Zoners: Part 8
Kara and company were in Captain Vor-Tog's ship, headed back to New Kandor, when the news came through.
Vor-Tog demanded a replay of the news bulletin. He got it, on one of the ship's vidscreens. Then he saved it, called for Kara and her allies, and replayed it for them.
The screen showed police and militia units massed around the reservoir filtration building. A voiceover was telling how four escaped Zoners had just taken over the facility, killed eight, and injured several others. Now they threatened to dump a container of Virus X into the water supply.
If the city managed a remote-control shutoff of the filtration pumps, Jax-Ur and his friends would dump the Virus X into the outflowing water, and the populance of New Kandor would be doomed. So, too, would a good proportion of the rest of the populance living on Rokyn. The Great Plains River flowed through hundreds of miles of territory before it reached the sea.
There was no telling how dilute Virus X had to be to cease being a threat. Perhaps one part in a million was too deadly.
The authorities had walled off the location with a force-field already, but Jax-Ur still held them at a standoff. The field could not be extended to hold back tons of rushing water.
Finally, there was a short interview with the guard to whom Jax-Ur had given his ultimatum. The man was trying to hold himself together, emotionally, but the tension was all too visible.
"They wanted control of the government turned over to them within two hours," the man said. "And the woman wants Kara Zor-El. She wants to fight her. That's what the guy said."
The vidreporter cut in: "How long ago was that?"
There was more of it, just same old same old. But that was enough. Not too many of the party took notice.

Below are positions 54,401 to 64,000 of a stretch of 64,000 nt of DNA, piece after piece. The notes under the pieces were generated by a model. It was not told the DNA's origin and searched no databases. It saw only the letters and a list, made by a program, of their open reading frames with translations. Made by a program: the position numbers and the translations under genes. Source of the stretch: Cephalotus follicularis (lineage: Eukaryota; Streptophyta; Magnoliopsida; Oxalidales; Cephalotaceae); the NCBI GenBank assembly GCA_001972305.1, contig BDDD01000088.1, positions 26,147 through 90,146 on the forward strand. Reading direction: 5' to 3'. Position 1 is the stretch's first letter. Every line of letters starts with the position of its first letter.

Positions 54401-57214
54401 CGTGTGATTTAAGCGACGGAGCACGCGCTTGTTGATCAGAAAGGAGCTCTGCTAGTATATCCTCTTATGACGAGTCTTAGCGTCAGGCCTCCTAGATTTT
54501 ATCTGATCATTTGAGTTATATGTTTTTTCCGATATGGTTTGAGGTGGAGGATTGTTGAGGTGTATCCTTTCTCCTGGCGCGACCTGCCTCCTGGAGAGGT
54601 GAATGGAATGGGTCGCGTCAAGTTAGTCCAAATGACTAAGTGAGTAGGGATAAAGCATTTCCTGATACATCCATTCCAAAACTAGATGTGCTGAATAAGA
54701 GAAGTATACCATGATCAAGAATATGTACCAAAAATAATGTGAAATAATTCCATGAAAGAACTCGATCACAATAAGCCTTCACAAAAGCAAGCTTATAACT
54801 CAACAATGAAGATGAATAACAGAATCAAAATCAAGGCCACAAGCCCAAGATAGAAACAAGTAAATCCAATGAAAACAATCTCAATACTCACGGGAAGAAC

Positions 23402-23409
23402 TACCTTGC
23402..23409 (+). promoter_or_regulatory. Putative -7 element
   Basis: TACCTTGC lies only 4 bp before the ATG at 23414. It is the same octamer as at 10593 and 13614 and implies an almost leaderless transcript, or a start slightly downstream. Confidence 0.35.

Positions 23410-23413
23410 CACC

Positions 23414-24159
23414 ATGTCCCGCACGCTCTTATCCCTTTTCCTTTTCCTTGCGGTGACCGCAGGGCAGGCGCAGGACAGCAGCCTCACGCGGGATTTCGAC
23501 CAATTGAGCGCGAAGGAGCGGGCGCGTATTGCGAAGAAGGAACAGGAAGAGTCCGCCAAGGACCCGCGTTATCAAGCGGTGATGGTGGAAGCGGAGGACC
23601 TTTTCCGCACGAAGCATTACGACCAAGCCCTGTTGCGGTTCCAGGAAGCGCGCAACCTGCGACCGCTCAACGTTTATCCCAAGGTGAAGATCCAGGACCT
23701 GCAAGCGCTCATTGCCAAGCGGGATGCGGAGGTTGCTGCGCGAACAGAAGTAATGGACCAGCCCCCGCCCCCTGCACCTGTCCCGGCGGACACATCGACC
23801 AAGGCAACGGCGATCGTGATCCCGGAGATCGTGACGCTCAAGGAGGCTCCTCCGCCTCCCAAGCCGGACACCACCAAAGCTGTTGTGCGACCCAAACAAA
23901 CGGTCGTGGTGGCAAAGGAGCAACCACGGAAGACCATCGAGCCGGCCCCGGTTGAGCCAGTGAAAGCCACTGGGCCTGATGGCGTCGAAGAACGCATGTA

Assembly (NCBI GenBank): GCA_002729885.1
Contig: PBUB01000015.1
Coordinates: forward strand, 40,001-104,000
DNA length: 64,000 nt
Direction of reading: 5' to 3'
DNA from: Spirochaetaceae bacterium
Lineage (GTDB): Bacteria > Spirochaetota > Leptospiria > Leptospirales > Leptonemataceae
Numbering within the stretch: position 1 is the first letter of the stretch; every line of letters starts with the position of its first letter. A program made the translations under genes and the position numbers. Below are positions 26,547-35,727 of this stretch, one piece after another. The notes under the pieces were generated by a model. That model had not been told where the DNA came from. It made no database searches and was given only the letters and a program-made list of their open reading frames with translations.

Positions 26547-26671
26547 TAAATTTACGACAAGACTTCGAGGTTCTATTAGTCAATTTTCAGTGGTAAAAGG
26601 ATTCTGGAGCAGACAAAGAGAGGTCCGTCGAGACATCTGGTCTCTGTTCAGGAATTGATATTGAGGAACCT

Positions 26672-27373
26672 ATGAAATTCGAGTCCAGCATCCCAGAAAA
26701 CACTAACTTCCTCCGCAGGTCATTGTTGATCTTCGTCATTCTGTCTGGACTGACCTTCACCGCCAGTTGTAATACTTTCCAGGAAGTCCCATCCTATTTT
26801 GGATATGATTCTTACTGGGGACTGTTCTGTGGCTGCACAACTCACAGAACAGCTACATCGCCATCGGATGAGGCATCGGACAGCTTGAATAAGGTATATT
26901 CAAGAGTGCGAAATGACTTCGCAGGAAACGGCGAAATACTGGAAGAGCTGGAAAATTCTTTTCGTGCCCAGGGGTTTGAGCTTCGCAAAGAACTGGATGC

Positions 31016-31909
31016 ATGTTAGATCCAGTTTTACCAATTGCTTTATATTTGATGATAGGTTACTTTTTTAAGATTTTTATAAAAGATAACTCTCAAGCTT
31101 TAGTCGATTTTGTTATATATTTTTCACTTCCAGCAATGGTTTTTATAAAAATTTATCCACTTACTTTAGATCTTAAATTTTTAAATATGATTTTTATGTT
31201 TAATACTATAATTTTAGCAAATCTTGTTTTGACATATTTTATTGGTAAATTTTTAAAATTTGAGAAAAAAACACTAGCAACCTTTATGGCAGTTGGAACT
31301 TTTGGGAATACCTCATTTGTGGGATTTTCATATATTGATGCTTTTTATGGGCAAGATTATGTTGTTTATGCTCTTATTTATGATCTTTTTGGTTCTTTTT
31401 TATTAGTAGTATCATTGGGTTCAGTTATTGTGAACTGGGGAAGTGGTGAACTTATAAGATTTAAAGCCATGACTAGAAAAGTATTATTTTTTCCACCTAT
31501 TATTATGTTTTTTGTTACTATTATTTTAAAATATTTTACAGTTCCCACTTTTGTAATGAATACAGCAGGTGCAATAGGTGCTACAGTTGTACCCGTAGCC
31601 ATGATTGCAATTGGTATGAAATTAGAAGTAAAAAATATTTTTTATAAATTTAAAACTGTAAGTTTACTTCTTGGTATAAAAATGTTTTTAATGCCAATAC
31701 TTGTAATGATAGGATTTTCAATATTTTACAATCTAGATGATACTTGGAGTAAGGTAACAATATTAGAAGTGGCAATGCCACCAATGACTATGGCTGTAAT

They had all turned to look at Kara at the mention of her name.
For a second, the blood seemed to have drained out of her face. She rubbed her fingers in her palms, and was not surprised to feel dampness there. She looked at the vidscreen so that she wouldn't have to face her father and her comrades-in-arms.
Finally, she turned to look at them. Hal-Lorr and Bar-Bann were awestruck. She looked scared. But she also looked as resolute as a battlecruiser captain headed for war.
"I knew it'd come down to this. Better take me to the reservoir, Captain Tog."
Zor-El shouted, "No! Captain Tog, do nothing of the sort! That's my daughter, we can't put her life in danger again!"
Captain Tog turned a sad, grim face to Zor-El. "Tanth El, with all due respect, you are in my ship. Command decisions belong to me. However, I am not in command of Tanthi Zor-El. I must proceed to the reservoir under Emergency Directive 671, but I am required to drop all civilians before entering the zone of conflict. As a government agent, Tanthi Kor-Onn may remain on board. The rest of you may go."
Kara stepped up to within two feet of Captain Tog. "I waive it."
"No!" yelled Zor-El.
"Don't do it, Kara," said Nightwing. "I waive it, also."
"You can't, Kara," added Flamebird. "I'll waive mine, too."
Before Tog could say anything, Hi-Lor waved a hand for attention and struck an attitude-pose that reminded Kara vaguely of James Dean. "Hold it! I wanted to be the first...and you all spoiled it. I waive."
Incongruously, she felt like giggling. Hi wanted so much to be her hero!
Bar-Bann spoke. "Sir, Hal-Lorr and I wanted to know if we could waive--"
"No!" said Kara, Tog, and Nightwing simultaneously.
"Okay," sighed Bar.
Shyla spoke at last. "You don't know what you're getting into, Kara," she said. "This isn't some stupid wrestling match. That woman has killed almost thirty people, most of them with her own hands, and now she wants to kill you. Do you think those four will let you walk out of there alive if you walk in?"
"I know martial arts," said Kara, bluntly.
"Not like she does," said Shyla. "I wouldn't face her with anything less than armor plate and an industrial-strength clearance blaster. She's out of our league, Kara."
Kara sat on the arm of a bridge chair and chose her words carefully.